Kostelnička is a part often taken on by singers (often by mezzo-sopranos) who have reached a point in their careers where expressivness wins out over material. You can sing a great Kostelnička even if parts of your voice are already gone. Denoke, however, is not gone at all. Her voice is intact (if you wonder about just how intact it is, think of last year’s Rihm at Salzburg), so she has the possibility at her disposal to do a lyrical Kostelnička, and it is a fascinating portrayal. The cool, yearning quality of her voice that always seems to be searching for something, arching towards something in unafraid clarity, paints a woman who has not been loved very well, but who in turn loves very much.
This Kostelnička does not stomp like a bully into the First Act party, she is not someone hardened or numbed down by the things life has thrown at her. She gives the impression of someone who feels despite all that, but has stopped expecting to be dealt a kinder hand. This is where the waistline comes into play as a marker for someone so slender they look starved for affection, especially in comparison to the effortlessly full tone of Röschmann, which also nicely plays off her physique.
Denoke’s shoulders are hunched inward, coiled into herself, painting a woman who has given up hope of being loved. Denoke does not, as most mezzo singers in this role even well past their prime do, have the roaring lower notes of someone who has done a hundred Carmens and then some. She does not thunder. But, God, she actually *sings* this part. In full. I don’t think I have ever heard that before. Of course her lower middle register will only gain weight if she has a moment longer, or if she shapes the sound with more insistence, but at this level, that’s not criticizing. She’s a soprano, and by that I don’t mean Turandot, and that’s that. Her material is in remarkable shape, and there are very few sharpnesses throughout.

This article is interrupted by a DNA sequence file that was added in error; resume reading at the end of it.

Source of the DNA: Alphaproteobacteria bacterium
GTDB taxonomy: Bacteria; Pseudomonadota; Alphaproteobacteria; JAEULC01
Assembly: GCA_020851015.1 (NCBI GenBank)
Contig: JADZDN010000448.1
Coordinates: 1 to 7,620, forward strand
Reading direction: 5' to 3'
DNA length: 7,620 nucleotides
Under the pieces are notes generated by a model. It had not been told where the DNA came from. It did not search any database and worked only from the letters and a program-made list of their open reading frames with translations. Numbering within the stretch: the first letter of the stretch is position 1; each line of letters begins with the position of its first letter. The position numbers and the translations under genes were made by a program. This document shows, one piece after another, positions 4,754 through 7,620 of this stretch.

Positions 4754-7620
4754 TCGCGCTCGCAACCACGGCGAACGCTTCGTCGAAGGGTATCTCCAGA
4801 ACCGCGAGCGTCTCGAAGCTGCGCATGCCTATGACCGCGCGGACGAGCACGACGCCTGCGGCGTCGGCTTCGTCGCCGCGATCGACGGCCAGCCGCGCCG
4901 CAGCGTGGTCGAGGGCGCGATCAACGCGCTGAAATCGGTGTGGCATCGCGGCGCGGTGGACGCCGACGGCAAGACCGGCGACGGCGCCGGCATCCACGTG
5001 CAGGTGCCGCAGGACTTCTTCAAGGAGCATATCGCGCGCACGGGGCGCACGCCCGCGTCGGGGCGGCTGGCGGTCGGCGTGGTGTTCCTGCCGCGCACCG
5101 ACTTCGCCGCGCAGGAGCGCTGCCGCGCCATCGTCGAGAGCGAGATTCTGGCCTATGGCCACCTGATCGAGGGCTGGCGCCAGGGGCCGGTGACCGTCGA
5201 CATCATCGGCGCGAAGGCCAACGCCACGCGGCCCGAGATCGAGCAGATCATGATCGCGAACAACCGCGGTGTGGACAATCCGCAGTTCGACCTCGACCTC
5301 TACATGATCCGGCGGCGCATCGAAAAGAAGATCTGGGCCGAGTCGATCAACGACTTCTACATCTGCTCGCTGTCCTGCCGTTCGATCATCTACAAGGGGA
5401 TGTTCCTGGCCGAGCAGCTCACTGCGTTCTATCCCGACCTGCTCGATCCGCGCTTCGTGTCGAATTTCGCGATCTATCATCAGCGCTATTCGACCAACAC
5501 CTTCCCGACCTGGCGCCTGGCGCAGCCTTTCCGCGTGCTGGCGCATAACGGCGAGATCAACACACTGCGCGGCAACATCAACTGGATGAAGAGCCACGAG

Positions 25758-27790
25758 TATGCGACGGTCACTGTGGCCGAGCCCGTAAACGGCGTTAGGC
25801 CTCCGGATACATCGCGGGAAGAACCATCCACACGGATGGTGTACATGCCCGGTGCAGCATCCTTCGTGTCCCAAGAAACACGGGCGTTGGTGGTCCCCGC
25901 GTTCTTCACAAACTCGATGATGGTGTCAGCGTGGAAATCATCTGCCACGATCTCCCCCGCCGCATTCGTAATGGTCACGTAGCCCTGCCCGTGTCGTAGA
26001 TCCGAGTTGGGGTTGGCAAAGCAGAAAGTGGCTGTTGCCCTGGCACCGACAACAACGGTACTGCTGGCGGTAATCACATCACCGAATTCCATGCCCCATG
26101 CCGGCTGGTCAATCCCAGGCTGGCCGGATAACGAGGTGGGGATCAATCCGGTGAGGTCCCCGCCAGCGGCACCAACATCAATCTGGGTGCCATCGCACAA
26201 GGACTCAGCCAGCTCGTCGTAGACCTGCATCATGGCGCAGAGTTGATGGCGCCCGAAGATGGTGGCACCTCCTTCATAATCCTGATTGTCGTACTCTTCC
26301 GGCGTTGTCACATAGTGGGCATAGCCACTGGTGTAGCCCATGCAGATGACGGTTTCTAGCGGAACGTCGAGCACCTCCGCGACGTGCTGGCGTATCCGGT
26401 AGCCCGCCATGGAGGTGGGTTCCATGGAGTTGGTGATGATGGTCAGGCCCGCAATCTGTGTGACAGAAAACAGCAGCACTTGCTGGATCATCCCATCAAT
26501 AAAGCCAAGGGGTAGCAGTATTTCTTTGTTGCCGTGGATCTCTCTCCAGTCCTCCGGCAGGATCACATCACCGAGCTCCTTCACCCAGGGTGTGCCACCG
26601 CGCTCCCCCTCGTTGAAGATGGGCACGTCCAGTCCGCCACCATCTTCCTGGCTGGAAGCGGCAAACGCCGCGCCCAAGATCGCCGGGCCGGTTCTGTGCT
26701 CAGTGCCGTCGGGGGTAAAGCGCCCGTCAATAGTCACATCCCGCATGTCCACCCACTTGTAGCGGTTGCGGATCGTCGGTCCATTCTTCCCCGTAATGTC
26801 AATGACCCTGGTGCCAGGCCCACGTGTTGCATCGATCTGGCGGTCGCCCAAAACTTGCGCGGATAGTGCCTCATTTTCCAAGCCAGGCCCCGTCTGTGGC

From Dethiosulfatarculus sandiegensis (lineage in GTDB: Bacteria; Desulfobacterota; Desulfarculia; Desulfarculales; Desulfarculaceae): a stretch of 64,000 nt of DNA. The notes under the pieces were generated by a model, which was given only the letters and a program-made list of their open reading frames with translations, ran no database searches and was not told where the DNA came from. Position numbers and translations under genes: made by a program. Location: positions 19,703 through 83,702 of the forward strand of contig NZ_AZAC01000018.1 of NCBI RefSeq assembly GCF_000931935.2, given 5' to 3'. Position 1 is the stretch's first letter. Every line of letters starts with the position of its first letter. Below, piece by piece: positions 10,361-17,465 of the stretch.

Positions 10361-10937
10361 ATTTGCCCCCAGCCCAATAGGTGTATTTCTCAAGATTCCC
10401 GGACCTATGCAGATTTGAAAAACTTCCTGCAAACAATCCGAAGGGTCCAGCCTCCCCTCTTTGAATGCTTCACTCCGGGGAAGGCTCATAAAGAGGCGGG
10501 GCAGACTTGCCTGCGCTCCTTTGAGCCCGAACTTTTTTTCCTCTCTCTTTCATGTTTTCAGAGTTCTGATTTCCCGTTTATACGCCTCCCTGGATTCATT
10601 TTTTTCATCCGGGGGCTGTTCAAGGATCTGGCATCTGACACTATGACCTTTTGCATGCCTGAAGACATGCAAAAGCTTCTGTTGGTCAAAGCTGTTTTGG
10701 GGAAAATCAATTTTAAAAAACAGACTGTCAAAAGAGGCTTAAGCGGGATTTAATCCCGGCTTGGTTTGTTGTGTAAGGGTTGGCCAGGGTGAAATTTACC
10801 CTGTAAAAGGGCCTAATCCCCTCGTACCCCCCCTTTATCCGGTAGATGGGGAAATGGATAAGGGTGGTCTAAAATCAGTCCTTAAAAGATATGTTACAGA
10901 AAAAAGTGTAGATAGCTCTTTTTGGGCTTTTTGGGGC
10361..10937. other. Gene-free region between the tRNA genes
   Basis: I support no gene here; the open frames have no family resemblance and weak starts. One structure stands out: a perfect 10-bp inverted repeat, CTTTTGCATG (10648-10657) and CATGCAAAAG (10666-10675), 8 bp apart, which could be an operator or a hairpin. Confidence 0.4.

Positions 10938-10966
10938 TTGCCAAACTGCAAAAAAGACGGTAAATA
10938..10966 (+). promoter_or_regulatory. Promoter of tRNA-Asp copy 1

Denoke’s acting is, as per usual, gripping. I don’t think I’ve ever seen anything of hers that would have been disengaged or anything other than committed. Just as an example – because otherwise, we could be here all day phrase by phrase – let me point out the use of her hands in this role, at three different moments.
At the beginning of the Second Act, the premise is set in one gesture. Seated at a table, Röschmann’s Jenůfa is turned towards her child in effortless love, running a hand along his basket or his face time and again. On the side of Kostelnička, there is just one moment, very early on, where her hand moves towards the basket, across the table, slowly, as if wanting to remain unseen, and then it seems to catch on itself and retreats: She cannot allow herself to love this child (but she does).